I almost forgot to tell you that the Pullen Park Carousel is also a designated Raleigh Historic Landmark!

Great historical ride, and now onto the Train, “all aboard”, right Scott?


Most definitely Joe! 


We are most fortunate to have in the park a C.P. Huntington miniature train, a one-third size near-replica of the famous locomotive of the same name that used to run routes on the Southern and Central Pacific Railroads.  Our ride takes guests through a scenic 6 ½ minute journey around the amusement area and even around our lake, allowing them to gain some perspective on the expanse and beauty of our park.  There are enough open-air roofed cars for 80 passengers.


We consider the train along with our carousel to be the crowning jewels of Pullen Park!

Scott, I know you have been waiting to proudly tell all of us about your 2 most popular and prestigious annual events.  That opportunity is now here.

Yes, I am so very glad this moment has finally arrived.  We host 2 major events each year.

The most attended one is the “Holiday Express”, our annual celebration of the Christmas season where the park is transformed into a winter wonderland filled with lights and a variety of activities such as a sledding hill, a giant inflatable snow globe, a holiday themed train ride, and much more.  to get into the park during this event, one must have previously purchased a train ticket.  Once you are in the park, your ticket is all inclusive other than for the purchase if souvenirs or food, and the café will be open for food and refreshments.  Be advised that this event is so popular that tickets start going on sale early and sell out right away, so if you want to go you should be ready on the first date of the sale.  Ticket sale dates for 2021 have not been announced yet, but you should follow @RaleighParks on social media for the most up to date information on all of our programs.


Then there is what we call “Letterland Day”, an annual event hosted in partnership with Wake County Public Schools.   For one day each year, the park is transformed into Letterland, home to the Letterlanders.   Children are familiar with this classic cast of characters from their educational experiences about literacy during the school year.   They walk all around the park trying to locate their favorites such as Clever Cat and Bouncing Ben while participating in educational activities along the way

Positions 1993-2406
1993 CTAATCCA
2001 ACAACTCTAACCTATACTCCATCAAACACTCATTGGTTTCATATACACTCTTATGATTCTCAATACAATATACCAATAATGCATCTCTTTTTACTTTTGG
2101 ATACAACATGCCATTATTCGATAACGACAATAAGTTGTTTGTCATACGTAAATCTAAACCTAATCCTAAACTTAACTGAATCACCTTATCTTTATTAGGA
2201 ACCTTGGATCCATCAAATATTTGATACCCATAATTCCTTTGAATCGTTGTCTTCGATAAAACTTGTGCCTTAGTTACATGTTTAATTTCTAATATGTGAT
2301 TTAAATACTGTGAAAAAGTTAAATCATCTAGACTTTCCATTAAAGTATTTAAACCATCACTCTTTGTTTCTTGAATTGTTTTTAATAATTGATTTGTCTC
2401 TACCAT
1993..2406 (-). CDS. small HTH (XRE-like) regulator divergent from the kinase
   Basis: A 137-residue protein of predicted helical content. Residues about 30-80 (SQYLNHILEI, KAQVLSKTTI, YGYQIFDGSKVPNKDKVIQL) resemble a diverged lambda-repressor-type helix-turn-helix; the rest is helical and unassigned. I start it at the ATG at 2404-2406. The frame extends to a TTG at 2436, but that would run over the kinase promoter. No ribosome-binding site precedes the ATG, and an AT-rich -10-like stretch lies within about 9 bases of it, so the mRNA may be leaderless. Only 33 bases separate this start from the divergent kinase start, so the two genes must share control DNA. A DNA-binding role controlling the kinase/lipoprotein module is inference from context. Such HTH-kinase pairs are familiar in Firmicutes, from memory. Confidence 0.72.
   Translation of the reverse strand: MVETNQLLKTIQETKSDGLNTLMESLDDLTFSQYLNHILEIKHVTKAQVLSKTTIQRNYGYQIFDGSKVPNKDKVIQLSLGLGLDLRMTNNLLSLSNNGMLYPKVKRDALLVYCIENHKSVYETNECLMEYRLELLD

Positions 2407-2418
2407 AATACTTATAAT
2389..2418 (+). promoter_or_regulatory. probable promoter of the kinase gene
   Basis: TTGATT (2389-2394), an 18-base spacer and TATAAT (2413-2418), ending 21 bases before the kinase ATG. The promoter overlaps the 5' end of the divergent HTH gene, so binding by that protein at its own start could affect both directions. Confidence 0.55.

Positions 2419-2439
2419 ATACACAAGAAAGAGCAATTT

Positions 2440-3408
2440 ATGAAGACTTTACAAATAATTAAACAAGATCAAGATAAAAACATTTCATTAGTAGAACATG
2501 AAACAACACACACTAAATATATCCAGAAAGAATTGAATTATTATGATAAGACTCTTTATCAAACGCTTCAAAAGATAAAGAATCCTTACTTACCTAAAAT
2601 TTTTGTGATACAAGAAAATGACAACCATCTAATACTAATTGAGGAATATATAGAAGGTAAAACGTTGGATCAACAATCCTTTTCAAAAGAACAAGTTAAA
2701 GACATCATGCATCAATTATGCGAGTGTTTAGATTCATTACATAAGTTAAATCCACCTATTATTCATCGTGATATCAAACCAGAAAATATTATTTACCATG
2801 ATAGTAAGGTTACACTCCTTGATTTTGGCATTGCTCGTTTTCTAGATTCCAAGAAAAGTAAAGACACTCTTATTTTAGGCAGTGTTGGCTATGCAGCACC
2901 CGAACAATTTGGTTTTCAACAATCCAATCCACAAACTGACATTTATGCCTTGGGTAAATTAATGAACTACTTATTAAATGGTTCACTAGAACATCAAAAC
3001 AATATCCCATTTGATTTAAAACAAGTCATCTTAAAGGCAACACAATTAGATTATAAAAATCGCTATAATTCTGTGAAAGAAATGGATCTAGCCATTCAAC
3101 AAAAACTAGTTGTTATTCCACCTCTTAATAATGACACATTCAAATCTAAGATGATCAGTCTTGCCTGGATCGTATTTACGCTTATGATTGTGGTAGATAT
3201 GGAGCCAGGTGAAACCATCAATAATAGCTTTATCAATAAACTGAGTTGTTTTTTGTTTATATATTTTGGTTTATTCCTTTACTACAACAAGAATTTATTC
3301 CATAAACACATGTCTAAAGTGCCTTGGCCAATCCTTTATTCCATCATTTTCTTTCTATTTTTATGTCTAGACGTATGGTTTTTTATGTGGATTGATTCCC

What else might you have that you did not mention earlier?


We have a very nice children’s amphitheater for smaller events and activities.   We’ve had events such as International Folk Tales and Fables day, The Secrets of the North Pole with Mrs. Claus, marching band performances, school group performances there.   This space is also available for rent for family or children’s performers looking for a place to showcase their talents.


We also offer a large variety of classes for all ages all year such as swimming lessons, yoga, theater performances, and pottery making.  

Is there any charge for some of these events?

It is very important for the public to know that while most of our events are free, a few do have a nominal charge.

If you are not sure, you can call us to find out which these are or go to our website.


Joe, is this a good time for me to briefly talk about our rental opportunities?


Yes, I almost forgot, please tell us about them.


We have several different of shelters for rent.   Several have electricity, and others allow for private rental of bounce houses and other amenities, with appropriate permits of course.


One can also rent our event lawn and stage for larger scale concerts and events and our island gazebo offers a quaint space for unique gatherings such as weddings or other special ceremonies.  Did you know that even the carousel can be privately rented before or after normal public hours?  And the Community Center has several different size meeting rooms for rent, and even a warming kitchen as well.

What about the Pullen Park Café we often hear about? 

This café is actually owned and operated by a 3rd party so we may concentrate on the park itself and its other amenities.  It provides a variety of locally sourced ingredients and healthy choice options for park patrons, while also serving traditional park fare and comfort foods.   In addition to serving snacks and meals during your visit to the park, they also offer catering services. You can visit them at to learn more and see the menu.